After these first two weeks I started my teaching project in Bolivar, just outside San Ramon, at a small primary school for kids from grades 1-6. The school only has 1 English teacher and I started as her assistant teacher. She was brilliant and very happy and thankful to get some help with the teaching. We worked together very well and she incorporated me into the lesson planning from day one. She was always happy to discuss suggestions and new activities for the classroom. The other teachers were also very welcoming and not to say the least, the kids were phenomenal. I had such a great time with them and was very sad to see them leave. On my last day I had a dance competition with the 4th grade which I will always remember.
Before leaving for Costa Rica, I had completely underestimated the social aspect of the whole experience. Although I had a great time at my project, what made the experience so incredibly remarkable were the people I met and the places I visited.
I stayed at the dorm as opposed to a home-stay and I loved it. At the peak there were 16 people living there and we had an absolute blast. You get to know people so well when you spend that much time with them living in close quarters that it just felt like one big family. This made it all the harder when people left. Everyone was always really sad and it always took a while to push past that.
On weekends, we would all get together and take trips to different parts of Costa Rica. Since I was there for quite a while, I got a good chance to see many exciting new places. Costa Rica is an amazingly diverse country and there is so much to see from volcanoes to beautiful beaches and everything in between. I tried surfing for the first time and was hooked from day one. It is hard to name highlights of the trips because they were all great in different aspects. However, I must say that my favourite place of all was Santa Teresa / Montezuma, which is why I went back twice. Getting to places was pretty easy. The bus connections are very good although their driving is sometimes crazy to say the least and from time to time you will need to stand or sit in the aisle for hours if there are no seats. Accommodation was always cheap so that I rarely spent more than 15 dollars a night.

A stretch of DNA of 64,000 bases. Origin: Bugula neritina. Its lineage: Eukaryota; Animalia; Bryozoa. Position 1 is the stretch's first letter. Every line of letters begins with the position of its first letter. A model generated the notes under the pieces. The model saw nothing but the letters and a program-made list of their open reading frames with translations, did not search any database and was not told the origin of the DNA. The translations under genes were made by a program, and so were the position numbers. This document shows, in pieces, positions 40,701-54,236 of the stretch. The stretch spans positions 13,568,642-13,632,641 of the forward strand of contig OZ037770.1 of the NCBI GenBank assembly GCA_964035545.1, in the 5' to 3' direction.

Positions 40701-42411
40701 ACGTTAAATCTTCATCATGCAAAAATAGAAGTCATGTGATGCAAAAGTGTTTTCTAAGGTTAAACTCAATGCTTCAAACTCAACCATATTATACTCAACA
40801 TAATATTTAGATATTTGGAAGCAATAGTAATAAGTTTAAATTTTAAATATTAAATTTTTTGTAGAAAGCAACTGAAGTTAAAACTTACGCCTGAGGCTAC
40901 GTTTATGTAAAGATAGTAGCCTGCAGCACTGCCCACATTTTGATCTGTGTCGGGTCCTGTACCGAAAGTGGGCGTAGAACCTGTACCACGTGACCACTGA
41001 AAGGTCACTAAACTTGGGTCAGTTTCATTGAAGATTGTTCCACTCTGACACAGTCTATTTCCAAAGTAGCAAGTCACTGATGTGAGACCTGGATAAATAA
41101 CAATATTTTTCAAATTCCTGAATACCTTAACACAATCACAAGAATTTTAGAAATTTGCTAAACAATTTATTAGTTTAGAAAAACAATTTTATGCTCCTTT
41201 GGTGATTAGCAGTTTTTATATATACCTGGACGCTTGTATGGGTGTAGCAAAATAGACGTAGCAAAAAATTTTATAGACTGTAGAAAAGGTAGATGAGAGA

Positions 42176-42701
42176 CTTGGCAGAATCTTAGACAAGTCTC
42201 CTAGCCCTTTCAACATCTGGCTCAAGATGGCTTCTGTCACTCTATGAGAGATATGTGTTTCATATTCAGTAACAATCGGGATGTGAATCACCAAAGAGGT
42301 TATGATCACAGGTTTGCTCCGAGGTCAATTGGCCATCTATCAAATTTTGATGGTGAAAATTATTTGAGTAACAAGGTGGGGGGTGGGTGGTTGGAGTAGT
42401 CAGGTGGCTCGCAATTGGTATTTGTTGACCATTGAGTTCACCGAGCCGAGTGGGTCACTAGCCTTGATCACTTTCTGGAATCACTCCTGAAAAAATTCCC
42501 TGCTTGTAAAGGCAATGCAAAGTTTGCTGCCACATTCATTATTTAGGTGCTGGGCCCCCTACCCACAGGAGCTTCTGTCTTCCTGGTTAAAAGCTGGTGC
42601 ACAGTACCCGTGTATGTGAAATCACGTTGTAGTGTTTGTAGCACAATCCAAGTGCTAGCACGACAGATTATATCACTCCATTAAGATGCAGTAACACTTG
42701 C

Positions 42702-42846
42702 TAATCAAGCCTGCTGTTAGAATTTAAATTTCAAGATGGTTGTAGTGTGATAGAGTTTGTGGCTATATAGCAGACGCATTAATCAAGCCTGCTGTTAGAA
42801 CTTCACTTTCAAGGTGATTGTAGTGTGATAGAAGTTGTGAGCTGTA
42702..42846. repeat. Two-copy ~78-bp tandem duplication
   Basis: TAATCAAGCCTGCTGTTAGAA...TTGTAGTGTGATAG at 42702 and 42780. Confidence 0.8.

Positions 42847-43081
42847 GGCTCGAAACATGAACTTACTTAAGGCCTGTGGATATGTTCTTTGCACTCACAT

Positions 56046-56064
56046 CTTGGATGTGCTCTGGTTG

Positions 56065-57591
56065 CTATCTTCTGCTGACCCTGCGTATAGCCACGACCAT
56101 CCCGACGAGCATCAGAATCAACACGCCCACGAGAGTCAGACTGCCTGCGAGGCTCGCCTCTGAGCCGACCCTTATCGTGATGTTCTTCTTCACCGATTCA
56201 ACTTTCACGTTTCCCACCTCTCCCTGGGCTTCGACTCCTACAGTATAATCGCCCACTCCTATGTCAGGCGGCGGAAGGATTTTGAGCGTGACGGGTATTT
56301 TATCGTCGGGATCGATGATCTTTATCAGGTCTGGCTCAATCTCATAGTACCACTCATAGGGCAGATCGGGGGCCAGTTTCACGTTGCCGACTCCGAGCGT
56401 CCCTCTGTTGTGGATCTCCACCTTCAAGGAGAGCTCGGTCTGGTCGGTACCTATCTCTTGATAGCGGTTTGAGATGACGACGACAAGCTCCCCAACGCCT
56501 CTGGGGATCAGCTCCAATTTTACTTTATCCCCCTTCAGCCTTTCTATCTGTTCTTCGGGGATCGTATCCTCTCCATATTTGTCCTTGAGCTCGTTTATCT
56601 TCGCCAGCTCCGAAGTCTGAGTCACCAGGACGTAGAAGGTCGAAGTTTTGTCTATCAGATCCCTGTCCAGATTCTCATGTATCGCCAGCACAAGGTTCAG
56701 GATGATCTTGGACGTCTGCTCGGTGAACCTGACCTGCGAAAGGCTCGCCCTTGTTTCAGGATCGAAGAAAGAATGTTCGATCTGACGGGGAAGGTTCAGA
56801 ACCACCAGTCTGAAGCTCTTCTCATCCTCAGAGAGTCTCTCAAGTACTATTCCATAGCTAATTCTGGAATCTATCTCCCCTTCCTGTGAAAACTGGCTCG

The Costa Ricans are a special people. Never have I met such happy, friendly, welcoming and helpful people as the Ticos (and Ticas of course). They will always go out of their way to try and help you in any way they can. uVolunteer was very well connected and close to the local community which gave me a chance to meet many locals. This is only one of the many brilliant things about uVolunteer. I don’t want to make this sound like an ad for them nor are they paying me to write this but I just have to say how happy I am that I chose to volunteer through them. I think my entire experience would have been fundamentally different (for the worse) had I gone through a large corporate organisation. The staff was amazing. Full stop.
All in all it was a truly remarkable experience. It has definitely changed me as a person as well as my views about the world and even life itself.
I made so many good friends and have so many happy memories from my time there that I will always cherish and look back to with a smile. Before venturing out to Costa Rica, I was warned that I would experience a culture shock. This was not the case. I didn’t experience my culture shock until I returned back home.